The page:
The Professionalization of the Home

If our work is not five-star quality, can it really be of value?

We live in a modern society, where the work of the home is increasingly outsourced and professionalized. This is a large part of why we have a hard time as seeing it as valuable when we are doing the work only for the home—and not some other enterprise. Consider Martha Stewart, a woman who has built an entire brand on the work of the home, yet while some view her with disdain, others praise her for her ability and business acumen. She has taken the work of the home and made it an industry, and countless others have followed suit. The professional chef is marveled at, while the average cook in a suburban kitchen is seen as ordinary.

 

Only for the Professionals?

One of my first grocery store purchases as a college student was a frozen dinner. Growing up, my mom made home-cooked meals for us, so a frozen dinner was a rarity, reserved only for babysitters or a random night off for her. But I often found myself wanting to eat frozen dinners. Perhaps I wanted them because I didn’t often have them, but it also could have been the advertising. Those meals just looked so good as the images poured from the television screen. That was the point, and the advertisers knew it.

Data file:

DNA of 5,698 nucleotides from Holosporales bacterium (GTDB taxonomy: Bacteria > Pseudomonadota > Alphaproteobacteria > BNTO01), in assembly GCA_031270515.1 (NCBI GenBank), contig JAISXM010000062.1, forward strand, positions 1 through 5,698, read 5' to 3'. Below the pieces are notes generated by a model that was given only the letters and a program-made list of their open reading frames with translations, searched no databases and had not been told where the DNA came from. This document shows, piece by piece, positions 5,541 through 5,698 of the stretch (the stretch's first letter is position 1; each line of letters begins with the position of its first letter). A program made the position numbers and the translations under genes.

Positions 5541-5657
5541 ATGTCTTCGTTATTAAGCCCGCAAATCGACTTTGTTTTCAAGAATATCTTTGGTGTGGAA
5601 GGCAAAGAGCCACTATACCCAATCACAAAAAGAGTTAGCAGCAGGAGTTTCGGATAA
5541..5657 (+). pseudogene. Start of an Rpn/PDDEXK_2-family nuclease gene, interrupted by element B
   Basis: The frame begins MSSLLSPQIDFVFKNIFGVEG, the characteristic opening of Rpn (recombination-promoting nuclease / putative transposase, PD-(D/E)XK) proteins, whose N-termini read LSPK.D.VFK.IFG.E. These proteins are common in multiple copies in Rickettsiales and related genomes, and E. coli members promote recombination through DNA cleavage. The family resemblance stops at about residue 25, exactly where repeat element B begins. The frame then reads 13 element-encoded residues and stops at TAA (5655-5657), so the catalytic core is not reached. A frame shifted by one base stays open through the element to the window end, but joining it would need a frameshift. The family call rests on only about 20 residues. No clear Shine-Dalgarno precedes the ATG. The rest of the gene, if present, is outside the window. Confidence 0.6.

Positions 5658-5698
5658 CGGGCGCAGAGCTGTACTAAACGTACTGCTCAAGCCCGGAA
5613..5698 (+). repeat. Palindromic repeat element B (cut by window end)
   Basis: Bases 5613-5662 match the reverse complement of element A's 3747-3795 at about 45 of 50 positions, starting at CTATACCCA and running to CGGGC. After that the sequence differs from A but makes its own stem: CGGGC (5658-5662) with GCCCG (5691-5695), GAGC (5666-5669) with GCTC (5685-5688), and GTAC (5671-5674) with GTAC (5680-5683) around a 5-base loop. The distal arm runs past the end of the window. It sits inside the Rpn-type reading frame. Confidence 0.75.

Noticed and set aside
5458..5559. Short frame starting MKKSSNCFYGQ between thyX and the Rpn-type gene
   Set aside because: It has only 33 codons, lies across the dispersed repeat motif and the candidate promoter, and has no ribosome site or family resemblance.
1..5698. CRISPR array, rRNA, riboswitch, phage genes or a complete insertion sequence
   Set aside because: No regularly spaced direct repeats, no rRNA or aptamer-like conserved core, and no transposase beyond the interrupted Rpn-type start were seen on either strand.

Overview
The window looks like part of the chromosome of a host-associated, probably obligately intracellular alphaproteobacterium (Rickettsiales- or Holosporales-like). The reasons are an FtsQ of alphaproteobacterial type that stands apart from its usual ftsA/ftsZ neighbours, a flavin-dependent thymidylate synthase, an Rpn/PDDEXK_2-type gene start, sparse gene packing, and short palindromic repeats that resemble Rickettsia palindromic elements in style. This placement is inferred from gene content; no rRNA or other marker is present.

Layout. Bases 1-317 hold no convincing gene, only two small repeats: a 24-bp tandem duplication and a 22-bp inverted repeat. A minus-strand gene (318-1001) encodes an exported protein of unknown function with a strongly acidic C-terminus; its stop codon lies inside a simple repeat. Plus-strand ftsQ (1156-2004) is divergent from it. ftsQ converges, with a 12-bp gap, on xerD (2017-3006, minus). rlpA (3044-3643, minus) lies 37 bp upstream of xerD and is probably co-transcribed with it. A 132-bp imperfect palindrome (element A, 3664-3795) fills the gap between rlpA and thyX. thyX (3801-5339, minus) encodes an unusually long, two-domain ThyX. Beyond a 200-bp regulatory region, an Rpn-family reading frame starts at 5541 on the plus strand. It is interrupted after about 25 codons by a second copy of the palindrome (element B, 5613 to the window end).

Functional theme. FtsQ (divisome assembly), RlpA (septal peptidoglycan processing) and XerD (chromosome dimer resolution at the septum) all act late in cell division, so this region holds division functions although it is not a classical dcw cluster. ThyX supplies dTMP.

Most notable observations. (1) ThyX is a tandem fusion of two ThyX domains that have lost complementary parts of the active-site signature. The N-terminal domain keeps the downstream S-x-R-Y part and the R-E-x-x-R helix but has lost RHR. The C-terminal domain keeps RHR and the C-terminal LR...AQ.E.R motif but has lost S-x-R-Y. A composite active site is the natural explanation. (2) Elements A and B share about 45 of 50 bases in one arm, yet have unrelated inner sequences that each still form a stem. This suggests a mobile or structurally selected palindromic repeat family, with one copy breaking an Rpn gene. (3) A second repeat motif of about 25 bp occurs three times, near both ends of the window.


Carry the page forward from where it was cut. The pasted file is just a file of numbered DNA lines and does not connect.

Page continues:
In her book Just a Housewife: The Rise and Fall of Domesticity in America, Glenna Matthews chronicles the massive shift in at-home work from colonial America until present day. One of the greatest changes in how we work in the home is in part owing to the Industrial Revolution and the continued rise of modern appliances and conveniences that make what used to be backbreaking, all-day work into work that could be done with the touch of a button. Even food purists who refuse to buy anything processed still have the benefit of buying their chicken already slaughtered, plucked, and packaged for them.

We live in a modern society, where the work of the home is increasingly outsourced and professionalized. This is a large part of why we have a hard time as seeing it as valuable when we are doing the work only for the home—and not some other enterprise. Consider Martha Stewart, a woman who has built an entire brand on the work of the home, yet while some view her with disdain, others praise her for her ability and business acumen. She has taken the work of the home and made it an industry, and countless others have followed suit. The professional chef is marveled at, while the average cook in a suburban kitchen is seen as ordinary.

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